Friday, November 12, 2010

Raw Foods vs Cooked Foods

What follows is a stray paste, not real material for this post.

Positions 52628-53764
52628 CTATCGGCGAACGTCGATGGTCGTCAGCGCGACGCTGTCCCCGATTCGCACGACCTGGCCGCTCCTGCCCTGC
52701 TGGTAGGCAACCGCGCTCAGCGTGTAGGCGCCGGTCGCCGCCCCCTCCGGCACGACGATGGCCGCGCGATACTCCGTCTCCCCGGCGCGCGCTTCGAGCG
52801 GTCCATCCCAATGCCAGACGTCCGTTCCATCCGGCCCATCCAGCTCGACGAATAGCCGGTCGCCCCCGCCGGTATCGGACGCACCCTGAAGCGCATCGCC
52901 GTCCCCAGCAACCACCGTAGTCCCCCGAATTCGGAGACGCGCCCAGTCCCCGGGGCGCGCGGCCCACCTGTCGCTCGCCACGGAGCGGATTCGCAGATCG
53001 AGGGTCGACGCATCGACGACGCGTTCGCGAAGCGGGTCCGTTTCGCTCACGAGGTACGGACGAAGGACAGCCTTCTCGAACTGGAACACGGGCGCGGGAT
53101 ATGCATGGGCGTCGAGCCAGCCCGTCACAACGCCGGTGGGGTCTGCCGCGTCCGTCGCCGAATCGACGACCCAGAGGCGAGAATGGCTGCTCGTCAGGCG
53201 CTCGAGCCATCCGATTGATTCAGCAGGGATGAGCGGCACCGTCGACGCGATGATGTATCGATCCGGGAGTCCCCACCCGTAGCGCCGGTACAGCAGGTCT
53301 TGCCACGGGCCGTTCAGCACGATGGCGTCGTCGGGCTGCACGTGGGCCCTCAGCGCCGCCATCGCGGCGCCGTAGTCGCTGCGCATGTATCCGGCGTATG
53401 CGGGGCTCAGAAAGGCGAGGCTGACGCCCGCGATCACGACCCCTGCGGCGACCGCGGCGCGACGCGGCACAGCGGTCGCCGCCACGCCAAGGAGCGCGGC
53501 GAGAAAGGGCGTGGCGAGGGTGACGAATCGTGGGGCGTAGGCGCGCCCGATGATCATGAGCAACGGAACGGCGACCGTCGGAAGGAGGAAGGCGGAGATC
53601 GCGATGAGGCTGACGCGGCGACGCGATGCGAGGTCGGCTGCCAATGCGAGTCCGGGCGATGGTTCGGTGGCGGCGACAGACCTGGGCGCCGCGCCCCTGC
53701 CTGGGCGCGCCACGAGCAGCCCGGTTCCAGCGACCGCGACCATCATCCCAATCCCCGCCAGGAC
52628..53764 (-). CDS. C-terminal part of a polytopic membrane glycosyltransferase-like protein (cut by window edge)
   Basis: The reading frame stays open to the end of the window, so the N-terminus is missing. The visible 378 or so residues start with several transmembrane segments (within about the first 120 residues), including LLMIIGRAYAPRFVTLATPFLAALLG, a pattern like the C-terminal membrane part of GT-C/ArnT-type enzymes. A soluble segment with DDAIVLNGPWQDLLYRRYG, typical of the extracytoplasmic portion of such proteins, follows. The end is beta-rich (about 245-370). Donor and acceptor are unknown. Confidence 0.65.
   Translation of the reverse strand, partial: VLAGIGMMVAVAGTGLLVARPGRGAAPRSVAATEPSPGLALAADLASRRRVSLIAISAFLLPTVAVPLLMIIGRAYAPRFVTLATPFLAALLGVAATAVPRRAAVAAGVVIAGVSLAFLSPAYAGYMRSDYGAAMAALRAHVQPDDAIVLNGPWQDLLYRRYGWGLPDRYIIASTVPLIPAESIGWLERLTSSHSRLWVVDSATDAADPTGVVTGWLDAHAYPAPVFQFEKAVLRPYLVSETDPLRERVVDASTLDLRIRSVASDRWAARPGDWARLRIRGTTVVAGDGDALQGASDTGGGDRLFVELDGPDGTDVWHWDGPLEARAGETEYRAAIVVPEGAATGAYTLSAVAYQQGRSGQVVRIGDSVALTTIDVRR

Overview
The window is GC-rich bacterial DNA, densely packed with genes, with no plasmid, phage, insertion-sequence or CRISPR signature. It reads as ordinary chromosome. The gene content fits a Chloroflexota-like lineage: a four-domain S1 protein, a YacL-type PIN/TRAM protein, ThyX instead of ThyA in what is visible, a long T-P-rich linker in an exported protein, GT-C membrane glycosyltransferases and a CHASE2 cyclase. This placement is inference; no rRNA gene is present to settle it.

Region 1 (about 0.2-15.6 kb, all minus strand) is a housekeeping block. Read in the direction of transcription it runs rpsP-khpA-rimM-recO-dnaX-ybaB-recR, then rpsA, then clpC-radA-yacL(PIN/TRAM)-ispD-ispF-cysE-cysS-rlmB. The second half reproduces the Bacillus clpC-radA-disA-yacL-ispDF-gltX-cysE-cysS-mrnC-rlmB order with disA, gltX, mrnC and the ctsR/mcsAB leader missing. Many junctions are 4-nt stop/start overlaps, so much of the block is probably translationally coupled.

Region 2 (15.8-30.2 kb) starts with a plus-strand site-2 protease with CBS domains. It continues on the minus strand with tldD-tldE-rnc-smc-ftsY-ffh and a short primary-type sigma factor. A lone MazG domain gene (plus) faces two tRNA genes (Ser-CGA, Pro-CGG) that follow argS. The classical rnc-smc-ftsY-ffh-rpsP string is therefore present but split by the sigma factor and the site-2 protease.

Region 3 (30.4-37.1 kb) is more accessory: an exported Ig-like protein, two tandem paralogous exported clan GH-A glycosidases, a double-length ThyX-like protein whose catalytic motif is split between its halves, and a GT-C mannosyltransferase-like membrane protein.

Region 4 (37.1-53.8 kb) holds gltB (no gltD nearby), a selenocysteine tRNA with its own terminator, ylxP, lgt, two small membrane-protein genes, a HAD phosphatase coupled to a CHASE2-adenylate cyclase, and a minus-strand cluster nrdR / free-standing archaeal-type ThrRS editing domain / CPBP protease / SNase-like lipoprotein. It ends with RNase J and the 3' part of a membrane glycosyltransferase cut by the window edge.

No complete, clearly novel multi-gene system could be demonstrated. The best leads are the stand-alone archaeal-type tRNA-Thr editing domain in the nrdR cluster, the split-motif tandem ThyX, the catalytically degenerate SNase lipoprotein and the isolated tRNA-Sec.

There is a clear difference between raw foods and cooked foods. Raw food have absolutely not been cooked in any way, shape or form. In contrast, as its name suggests, cooked foods have absolutely been cooked. One clear example can be seen in apples. When you eat an apple just the way it is you can in a sense say you are eating the apple raw. However when you eat apples in an apple pie, the same can not be said. Apples in apple pie have to have passed time in an oven. Thus, the apples have been cooked. The difference between raw and cooked foods can also be seen in the texture of the food. Continuing with the example of an apple, when an apple is eaten raw it is crunchy, juicy, and hard. When an apple is eaten cooked it is the complete opposite. Once cooked, an apple is no longer as crunchy or hard. In fact, cooked apples soften up and are of course, warm. It is possible for the apple to maintain its juiciness, but that quality won't be as obvious as it once was. Raw foods also contrast to cooked foods when it comes to added ingredients. When you eat raw foods, such as an apple, most people eat it just the way it is. However, part of the fun of cooking foods is making different combinations. When you cook the apple in an apple pie, it is likely that now the apple has been mixed with cinnamon and other ingredients. The difference between raw apples and cooked apples is just one example. Most of the time it takes raw foods to make cooked foods. Both are equally as satisfying, depending on the nature of your hunger.

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